It’s no secret that homeschooling involves lots of spinning plates, wearing different hats, and juggling. Whatever you want to call it, there’s a daily balancing act that happens for homeschool families. We all have to learn how to manage our homes and families amidst the lesson plans, but it doesn’t end there. We also have to work hard at keeping balance between homeschool and church life.
Here’s the problem with church: there’s a lot of good stuff happening. Lots of it. There are weekly worship services and small groups to attend, classes to teach, babies to rock, songs to lead, you name it. Then there are good things that aren’t happening weekly, but are important ways to serve nonetheless. Those might be cooking and delivering meals, serving in special events or services, or helping on committees.
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All of these things have a place in the life of a church, but they don’t all need to have a place in your life. As a homeschool parent, you’ve already got plenty of plates spinning. You’ve got to add extra church-related plates carefully, otherwise you’ll lose the balance between homeschool and church and end up overwhelmed and ineffective in both places.
Maybe it’s the minister’s wife in me coming out, but I know all of this and yet still fight the urge to attend everything available and say yes to every opportunity to serve. Here are the things I remind myself when those temptations arise:
3 Tips for Keeping the Balance
Between Homeschool and Church
Tip 1: Remember That Your
Ministry at Home Comes First
Don’t think for a second that homeschooling isn’t ministry, because it is in every way possible. You’re not just teaching your children each day, you’re guiding them, serving them, and modeling how to walk with God all day, every day. If that’s not ministry, then what is?
Don’t ever feel like what you’re doing isn’t kingdom work. Your ministry of homeschooling is something to be celebrated and valued. There will be some seasons that allow you to serve outside your home, but there will be some seasons where your ministry is homeschooling and homeschooling alone. Either way, it’s okay. Really, it is.
Don’t fall into the trap of believing that you have to do more and be more in order to walk with God and serve Him. If homeschooling is all He’s called you to do, then you’re doing exactly what you should be doing. Don’t add church-related roles or positions unless you’re called to them.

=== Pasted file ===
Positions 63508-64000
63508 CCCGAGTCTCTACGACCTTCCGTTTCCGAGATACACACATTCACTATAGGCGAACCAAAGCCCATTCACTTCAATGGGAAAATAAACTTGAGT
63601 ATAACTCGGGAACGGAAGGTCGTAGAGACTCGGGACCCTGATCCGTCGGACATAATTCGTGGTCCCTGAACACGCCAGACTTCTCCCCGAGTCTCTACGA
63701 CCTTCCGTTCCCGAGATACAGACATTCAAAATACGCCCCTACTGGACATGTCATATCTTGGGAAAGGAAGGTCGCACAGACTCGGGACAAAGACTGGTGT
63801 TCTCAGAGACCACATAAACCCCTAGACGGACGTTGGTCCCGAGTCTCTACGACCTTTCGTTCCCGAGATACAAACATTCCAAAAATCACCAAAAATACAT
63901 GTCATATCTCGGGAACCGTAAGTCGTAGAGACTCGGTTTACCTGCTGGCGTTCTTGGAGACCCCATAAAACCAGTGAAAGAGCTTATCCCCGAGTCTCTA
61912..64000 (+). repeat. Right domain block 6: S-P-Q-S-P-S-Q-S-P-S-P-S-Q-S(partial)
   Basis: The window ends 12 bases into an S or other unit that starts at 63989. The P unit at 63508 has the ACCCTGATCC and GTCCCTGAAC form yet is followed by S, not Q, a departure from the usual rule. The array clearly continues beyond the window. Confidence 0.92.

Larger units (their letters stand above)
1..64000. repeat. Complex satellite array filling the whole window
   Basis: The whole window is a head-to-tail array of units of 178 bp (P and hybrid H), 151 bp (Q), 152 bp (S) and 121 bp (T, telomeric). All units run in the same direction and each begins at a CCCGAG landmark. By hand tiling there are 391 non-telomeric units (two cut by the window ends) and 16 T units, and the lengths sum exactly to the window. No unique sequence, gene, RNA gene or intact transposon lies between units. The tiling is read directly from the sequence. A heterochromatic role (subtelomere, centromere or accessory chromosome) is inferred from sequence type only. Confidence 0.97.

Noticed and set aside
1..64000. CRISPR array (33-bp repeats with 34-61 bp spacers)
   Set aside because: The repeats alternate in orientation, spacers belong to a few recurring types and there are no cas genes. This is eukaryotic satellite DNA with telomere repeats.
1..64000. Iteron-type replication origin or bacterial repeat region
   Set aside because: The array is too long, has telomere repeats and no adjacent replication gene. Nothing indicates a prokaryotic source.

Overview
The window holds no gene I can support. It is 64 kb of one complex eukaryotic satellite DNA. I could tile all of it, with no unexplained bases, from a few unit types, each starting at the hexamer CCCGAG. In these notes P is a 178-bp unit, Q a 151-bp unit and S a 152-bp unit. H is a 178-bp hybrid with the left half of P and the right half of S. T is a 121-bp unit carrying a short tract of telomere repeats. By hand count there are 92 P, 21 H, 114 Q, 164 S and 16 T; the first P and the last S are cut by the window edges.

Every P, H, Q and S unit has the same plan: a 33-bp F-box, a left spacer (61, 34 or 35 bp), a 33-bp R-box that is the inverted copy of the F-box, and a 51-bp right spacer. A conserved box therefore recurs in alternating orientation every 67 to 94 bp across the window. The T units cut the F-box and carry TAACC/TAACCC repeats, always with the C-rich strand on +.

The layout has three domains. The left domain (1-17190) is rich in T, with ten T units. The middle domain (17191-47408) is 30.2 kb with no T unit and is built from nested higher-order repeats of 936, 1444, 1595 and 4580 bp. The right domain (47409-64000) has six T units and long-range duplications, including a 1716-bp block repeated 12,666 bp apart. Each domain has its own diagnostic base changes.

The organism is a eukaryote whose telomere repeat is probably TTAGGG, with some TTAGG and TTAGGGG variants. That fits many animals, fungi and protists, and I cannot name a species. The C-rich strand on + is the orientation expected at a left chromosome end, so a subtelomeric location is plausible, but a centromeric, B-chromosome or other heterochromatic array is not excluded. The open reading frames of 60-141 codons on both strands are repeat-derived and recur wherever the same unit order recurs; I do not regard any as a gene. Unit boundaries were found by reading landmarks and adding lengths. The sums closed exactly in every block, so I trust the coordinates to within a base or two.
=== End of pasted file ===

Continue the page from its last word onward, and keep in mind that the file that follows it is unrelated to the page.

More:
Tip 2: Guard Your Time
You may not have experienced this in your homeschooling journey, but I sometimes deal with the misconception that homeschool parents are less-busy than parents who choose other schooling options. Because of that, I get asked to give more of my time than I would ever be able to give.
Fellow church members usually mean well, but if they’re asking you to do things in the middle of your homeschool day, they probably don’t understand what homeschooling requires of you and your family. Don’t say yes unless you honestly have time to give. (Side note: be open about what homeschooling looks like for your family… they’ll never understand unless you tell them!)
Also, adding more to your schedule needs to happen with great consideration. A “yes” shouldn’t be automatic. This applies to scheduling for your kids as well.
Margaret Feinberg writes about establishing boundaries in Wonderstruck:
I gauged potential participation in everyday activities with the knowledge that every yes costs me three nos. My daily decisions soon became more thoughtful, intentional, and prayerful. I wasn’t just giving myself; I was giving my best self to my relationships and my work.”
Serious business, that can and should be applied to church commitments. When you say yes to something for you or your family, consider what you’ll need to say no to in order to carry through with your yes. What a great way to ensure balance between homeschooling and church!
Tip 3: Know Your Gifts & Let Others Use Theirs
When it comes to balancing homeschool and church, this is perhaps the one I struggle with the most. Being married to a pastor all these years has molded me into a Jill of all trades. Therefore, if I’m capable of doing something in the church, I often feel obligated to serve even when I’m not gifted, called, or passionate about it. (It’s important to note here that being capable and gifted aren’t the same thing!)
There are three problems with that Martha-like approach to serving in your church:
- You’ll get overwhelmed and burned-out. If you’re gifted in an area and not just capable, chances are you’re passionate about it. Your passion won’t cause burnout. Instead, serving in this way will be encouraging and life-giving to those you serve.
- You’ll be ineffective. Maybe not instantly, but it will come eventually. After all, you can only be so encouraging and helpful while you’re merely filling a void.
- You’ll keep someone else from finding his or her sweet spot in the church. If your church honestly has a need for a specific ministry, then someone is called to serve that way. That someone isn’t always you. When you say yes out of guilt, obligation, or sheer need alone, you’re not giving your best. Save that opportunity to serve for the people who are called to it.
Serve where you’re called and gifted and let others handle the rest. That’s a surefire way to keep the balance between homeschool and church life!
Ultimately, the secret to balancing homeschooling and church is creating healthy boundaries for your family and honoring them. If you value your time and your gifts, everyone else will too.
What about you? Do you have tips for maintaining balance between homeschooling and church? I’d love to hear your thoughts!
Looking for more help with managing it all? There are more conversations happening about balance and homeschooling. Stop by iHomeschool Network’s Balancing Your Life and Homeschool Linkup and take a look!